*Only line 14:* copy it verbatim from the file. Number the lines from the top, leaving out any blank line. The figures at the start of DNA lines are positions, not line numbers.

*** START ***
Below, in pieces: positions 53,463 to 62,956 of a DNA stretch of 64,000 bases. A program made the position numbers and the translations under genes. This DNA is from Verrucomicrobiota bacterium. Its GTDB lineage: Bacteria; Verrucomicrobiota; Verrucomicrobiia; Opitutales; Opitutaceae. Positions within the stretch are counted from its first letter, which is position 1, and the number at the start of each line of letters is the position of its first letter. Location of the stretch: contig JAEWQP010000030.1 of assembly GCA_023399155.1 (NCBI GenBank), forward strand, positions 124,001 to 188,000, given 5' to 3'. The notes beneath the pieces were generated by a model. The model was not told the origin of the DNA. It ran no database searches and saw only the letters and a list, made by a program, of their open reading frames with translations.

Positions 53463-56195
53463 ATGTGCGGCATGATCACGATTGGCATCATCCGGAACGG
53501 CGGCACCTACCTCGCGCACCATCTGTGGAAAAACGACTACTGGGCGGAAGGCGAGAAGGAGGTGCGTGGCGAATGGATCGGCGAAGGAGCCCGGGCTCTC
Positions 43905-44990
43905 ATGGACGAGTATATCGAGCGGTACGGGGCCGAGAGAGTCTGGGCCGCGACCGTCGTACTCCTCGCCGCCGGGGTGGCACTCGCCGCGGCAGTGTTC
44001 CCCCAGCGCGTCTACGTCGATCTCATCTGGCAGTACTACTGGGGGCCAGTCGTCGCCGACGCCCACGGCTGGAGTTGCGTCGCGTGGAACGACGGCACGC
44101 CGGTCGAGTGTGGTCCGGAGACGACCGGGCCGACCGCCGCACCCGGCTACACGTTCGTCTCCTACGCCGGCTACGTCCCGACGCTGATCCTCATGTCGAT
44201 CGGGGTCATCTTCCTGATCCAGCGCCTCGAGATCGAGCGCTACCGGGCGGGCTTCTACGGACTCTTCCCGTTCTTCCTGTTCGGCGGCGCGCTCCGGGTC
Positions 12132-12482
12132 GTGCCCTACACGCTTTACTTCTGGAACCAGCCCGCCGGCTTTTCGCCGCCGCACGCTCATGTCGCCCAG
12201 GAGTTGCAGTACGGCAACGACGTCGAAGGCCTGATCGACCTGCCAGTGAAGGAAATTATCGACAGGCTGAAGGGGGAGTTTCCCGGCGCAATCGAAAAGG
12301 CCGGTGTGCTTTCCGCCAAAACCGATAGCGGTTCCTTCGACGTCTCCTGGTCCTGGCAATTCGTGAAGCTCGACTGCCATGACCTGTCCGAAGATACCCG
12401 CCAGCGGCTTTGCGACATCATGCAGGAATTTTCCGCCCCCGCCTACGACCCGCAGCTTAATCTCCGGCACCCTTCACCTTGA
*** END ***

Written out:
12401 CCAGCGGCTTTGCGACATCATGCAGGAATTTTCCGCCCCCGCCTACGACCCGCAGCTTAATCTCCGGCACCCTTCACCTTGA